Did it ever feel like Jerry Goldsmith’s scores were so good, and sometimes the movies were so bad, that it was as if he was scoring a much better movie in his own imagination?
In the old days...that’s sort of how all composers had to operate. No MIDI, no video playback. At best, they had a noisy flatbed editing machine to rewatch footage.
For the most part, they worked off of timing sheets—like the above. This is from a page for The Illustrated Man, which I picked up in my travels at FSM (making the CD).
Composers would map out their cue based on the timings above, figure out where the bars landed, and write the music (with pencil and paper).
It really seems insane, in this day and age. But that was standard operating procedure.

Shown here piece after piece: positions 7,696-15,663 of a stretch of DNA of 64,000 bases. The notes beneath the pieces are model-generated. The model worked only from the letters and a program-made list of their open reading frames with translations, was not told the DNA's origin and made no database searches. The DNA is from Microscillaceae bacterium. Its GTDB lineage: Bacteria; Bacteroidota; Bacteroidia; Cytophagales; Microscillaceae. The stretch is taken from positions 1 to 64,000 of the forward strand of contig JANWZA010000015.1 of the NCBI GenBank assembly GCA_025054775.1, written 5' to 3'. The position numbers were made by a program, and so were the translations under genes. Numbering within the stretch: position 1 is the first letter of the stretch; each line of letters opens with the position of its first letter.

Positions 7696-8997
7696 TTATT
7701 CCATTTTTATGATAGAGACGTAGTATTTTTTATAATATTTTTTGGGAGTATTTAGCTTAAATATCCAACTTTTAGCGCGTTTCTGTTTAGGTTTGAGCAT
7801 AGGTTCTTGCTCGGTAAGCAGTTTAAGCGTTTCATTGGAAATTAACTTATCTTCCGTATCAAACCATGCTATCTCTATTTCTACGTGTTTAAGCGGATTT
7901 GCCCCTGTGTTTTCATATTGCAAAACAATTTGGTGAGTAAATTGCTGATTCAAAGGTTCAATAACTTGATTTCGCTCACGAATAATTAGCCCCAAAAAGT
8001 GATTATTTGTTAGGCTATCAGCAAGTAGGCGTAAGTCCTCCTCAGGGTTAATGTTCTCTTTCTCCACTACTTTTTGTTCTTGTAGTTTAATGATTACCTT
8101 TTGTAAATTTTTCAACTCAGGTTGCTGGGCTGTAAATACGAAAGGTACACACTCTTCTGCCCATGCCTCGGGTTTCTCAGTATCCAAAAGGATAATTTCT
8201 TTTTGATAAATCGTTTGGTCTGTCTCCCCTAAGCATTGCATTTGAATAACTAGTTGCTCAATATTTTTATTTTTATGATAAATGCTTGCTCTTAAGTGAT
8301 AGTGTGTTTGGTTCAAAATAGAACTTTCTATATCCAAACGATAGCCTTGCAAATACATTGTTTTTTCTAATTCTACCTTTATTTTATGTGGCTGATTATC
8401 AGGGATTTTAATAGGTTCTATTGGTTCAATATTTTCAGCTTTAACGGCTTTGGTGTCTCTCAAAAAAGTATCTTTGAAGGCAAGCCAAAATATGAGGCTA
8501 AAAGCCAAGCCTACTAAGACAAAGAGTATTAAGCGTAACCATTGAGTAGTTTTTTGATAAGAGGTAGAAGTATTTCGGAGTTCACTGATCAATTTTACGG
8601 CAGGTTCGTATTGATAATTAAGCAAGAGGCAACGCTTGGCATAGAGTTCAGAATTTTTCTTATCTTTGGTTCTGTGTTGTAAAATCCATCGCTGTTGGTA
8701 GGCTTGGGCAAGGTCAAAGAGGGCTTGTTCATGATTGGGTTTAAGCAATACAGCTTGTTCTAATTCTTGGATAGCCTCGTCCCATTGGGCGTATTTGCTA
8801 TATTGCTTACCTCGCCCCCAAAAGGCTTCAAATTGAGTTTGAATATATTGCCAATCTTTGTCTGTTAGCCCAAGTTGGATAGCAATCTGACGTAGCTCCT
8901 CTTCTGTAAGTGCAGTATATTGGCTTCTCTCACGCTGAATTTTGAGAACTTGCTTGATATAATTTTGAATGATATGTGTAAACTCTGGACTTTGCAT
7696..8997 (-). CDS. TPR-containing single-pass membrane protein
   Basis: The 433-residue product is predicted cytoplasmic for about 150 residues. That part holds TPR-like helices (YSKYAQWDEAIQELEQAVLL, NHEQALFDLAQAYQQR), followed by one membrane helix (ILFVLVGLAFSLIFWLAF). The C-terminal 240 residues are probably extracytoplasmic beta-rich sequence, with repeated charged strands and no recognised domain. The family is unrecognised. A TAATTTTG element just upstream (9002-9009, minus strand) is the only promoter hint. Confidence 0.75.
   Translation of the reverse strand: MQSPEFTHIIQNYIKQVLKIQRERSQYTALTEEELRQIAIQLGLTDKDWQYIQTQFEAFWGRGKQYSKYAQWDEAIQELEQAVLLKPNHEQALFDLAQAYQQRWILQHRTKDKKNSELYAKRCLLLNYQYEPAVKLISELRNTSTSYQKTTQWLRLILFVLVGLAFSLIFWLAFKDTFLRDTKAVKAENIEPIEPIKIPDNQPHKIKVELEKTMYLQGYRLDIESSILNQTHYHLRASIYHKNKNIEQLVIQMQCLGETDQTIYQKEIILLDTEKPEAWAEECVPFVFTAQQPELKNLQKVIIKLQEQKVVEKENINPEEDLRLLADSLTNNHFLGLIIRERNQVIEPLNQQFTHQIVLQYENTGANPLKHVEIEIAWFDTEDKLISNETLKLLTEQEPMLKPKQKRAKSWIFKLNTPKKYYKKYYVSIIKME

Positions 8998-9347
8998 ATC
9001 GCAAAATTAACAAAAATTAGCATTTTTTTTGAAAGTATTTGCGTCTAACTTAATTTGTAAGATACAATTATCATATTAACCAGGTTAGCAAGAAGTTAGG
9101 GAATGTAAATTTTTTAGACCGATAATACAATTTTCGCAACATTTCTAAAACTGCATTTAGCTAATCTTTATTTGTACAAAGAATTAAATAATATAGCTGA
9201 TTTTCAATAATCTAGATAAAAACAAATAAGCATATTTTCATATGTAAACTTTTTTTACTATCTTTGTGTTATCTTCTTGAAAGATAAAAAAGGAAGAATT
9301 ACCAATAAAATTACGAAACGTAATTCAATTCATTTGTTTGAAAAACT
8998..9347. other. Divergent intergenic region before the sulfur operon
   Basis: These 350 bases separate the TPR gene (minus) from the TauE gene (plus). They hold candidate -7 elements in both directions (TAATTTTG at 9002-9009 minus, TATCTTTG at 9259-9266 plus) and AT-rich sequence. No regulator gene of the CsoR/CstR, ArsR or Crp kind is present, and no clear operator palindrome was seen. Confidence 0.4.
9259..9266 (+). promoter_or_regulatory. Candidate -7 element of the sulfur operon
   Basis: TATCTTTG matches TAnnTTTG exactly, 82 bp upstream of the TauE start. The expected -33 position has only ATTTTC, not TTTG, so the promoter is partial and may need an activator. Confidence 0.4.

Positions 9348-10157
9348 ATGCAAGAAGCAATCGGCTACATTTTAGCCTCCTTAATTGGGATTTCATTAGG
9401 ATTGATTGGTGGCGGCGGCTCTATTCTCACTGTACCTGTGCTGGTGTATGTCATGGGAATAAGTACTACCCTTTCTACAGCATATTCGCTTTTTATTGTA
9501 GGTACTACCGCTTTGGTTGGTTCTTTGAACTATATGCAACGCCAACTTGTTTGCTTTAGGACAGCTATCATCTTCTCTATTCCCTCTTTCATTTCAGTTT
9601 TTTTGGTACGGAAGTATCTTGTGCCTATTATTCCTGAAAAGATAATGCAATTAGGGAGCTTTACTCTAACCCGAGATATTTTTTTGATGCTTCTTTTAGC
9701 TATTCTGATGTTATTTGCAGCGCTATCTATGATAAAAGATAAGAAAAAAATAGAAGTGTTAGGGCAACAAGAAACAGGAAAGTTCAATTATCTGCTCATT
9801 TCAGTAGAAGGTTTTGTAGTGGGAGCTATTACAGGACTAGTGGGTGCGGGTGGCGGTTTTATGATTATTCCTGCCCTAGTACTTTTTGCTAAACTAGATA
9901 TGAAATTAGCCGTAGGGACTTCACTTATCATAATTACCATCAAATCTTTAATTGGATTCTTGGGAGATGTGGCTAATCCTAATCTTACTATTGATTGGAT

So in many ways they really were scoring the movie of their own imagination—trying to remember what they had seen at the spotting session, and reconstructing it with the timing sheets.
Not only that, but the score existed in their own imagination—and only there, until the moment of performance. They could realize some themes on piano, but the orchestration lived entirely in their minds until it came alive via the musicians on the scoring stage.
And to think that was the first time that anybody had heard it—not just the director, producers, studio, etc., but the composer!
I’m not one to reflexively say that everything used to be great, and everything now sucks (or vice versa). There are complicated dynamics.
But there definitely was an art and a craft that was lost when everything switched to on-demand computer recording, playback and presentation.